2014 Q1 and Q2 Portland Metro Foreclosures – Dramatic Increases

foreclosureLest folks believe we’re experiencing a gradual decline in the number of foreclosures Portlanders are experiencing, the answer is a resounding “No!”  According to a May 15, 2014 Portland Business Journal article, foreclosure activity has “skyrocketed.”  However, reviewing other online reports, some folks believe that the foreclosure numbers are improving.  They can’t all be right – and they aren’t. I have developed some graphics showing the actual statistics as provided by First American Title Company.  Attached are the following: Chart for 4Q_2013; Chart for 1Q_2014; and Chart for 2Q_2014. The evidence is unmistakable: Foreclosure activity for the first half of 2014 is continuing to rise dramatically. Here are the numbers:

4Q 2013

Clackamas County: Lis Pendens[1] filings: 68     Notice of Default[2] filings: 41 = 109 Total Multnomah County:  Lis Pendens filings:   84     Notice of Default filings: 44 = 128 Total Washington County:  Lis Pendens filings: 54       Notice of Default filings: 22 = 76 Total

1Q 2014

Clackamas County:   Lis Pendens filings: 92       Notice of Default filings: 18 = 110 Total Multnomah County: Lis Pendens filings: 136      Notice of Default filings: 33 = 169 Total Washington County: Lis Pendens filings: 92        Notice of Default filings: 38 = 130 Total

2Q 2014

Clackamas County: Lis Pendens filings: 97        Notice of Default filings: 55 = 152 Total Multnomah County: Lis Pendens filings: 175    Notice of Default filings: 55 = 230 Total Washington County: Lis Pendens filings: 110   Notice of Default filings:  36 = 146 Total

Commentary.   Thus, while there was a total of 313 foreclosures in the Portland Metro area during the fourth quarter of 2013, those numbers increased in the first quarter of 2014 to 409, and 528 in the second quarter – a pretty steep uptick in numbers.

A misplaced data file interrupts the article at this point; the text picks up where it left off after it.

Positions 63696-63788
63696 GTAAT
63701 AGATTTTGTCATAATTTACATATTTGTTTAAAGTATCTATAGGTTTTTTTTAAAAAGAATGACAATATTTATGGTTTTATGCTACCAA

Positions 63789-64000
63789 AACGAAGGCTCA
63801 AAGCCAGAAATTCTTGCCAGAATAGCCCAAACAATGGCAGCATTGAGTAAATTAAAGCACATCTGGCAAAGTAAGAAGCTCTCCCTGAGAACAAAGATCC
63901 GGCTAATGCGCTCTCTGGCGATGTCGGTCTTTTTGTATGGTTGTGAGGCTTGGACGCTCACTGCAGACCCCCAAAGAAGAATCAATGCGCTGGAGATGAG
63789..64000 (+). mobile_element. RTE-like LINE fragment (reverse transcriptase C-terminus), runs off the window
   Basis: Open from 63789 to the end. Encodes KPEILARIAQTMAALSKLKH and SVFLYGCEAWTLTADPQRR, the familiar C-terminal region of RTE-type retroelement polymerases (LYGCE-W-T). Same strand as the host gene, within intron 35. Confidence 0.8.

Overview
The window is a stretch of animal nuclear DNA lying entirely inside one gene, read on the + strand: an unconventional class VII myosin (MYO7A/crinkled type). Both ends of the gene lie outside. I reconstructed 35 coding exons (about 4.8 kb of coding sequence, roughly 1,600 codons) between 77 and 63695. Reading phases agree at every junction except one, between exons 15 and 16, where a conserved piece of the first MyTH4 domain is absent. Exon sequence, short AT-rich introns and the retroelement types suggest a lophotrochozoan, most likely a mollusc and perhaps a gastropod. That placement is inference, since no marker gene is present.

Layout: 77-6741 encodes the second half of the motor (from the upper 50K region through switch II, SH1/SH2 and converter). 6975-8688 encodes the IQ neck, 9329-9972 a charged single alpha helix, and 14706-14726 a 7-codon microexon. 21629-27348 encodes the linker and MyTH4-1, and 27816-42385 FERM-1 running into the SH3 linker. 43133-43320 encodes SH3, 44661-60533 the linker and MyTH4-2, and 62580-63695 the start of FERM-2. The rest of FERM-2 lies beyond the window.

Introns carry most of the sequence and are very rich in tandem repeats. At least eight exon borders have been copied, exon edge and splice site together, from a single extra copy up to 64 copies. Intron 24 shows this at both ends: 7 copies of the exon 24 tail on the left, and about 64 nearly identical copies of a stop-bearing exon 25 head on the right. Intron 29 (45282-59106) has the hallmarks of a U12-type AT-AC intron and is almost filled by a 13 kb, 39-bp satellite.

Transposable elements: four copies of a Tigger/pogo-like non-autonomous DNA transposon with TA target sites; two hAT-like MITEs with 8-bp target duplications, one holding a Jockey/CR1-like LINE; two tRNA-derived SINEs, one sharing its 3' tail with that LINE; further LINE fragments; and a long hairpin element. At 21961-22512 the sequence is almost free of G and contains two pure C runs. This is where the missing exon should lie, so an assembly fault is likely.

The charts also point out another important statistic – foreclosures are going into the meat-grinder faster than they are coming out.  The “Notice of Sale” events indicate that the trustees on the non-judicial sales have completed them.  Those numbers are relatively small, primarily because there are still comparatively fewer non-judicial foreclosures being commenced, than judicial foreclosure filings.

But the good thing about a non-judicial sale is that there is no statutory 180-day right of redemption following the sale.  Immediately after the trustee’s sale, the property can be repossessed by the lender, cleaned up, and placed back on the market for sale. However, this is not the case with judicial foreclosures.

The First American statistics only show the date of final judgment. But that does not tell the complete story about the length of time it takes to complete a judicial foreclosure. After the judgment is filed, the sheriff must schedule the property for a public sale. The time between the final judgment and sheriff’s sale could be several more months, depending on how fast the foreclosure attorneys can move, and the sheriff’s scheduling availability. And once the sale occurs, unless waived by the foreclosed borrower, the right of redemption will keep the property off the market for another six months.

The effect, at least for judicial foreclosures, is comparable to a pig moving through a python – verrrrry, verrrrry, slowwwwly.

[1] A “Lis Pendens” [lawyer-speak for “litigation pending”] is a document recorded against a specific property, showing that a foreclosure is, or was, being commenced in court.

[2] A “Notice of Default” is a document recorded against a specific property, showing that a non-judicial foreclosure is being commenced against it.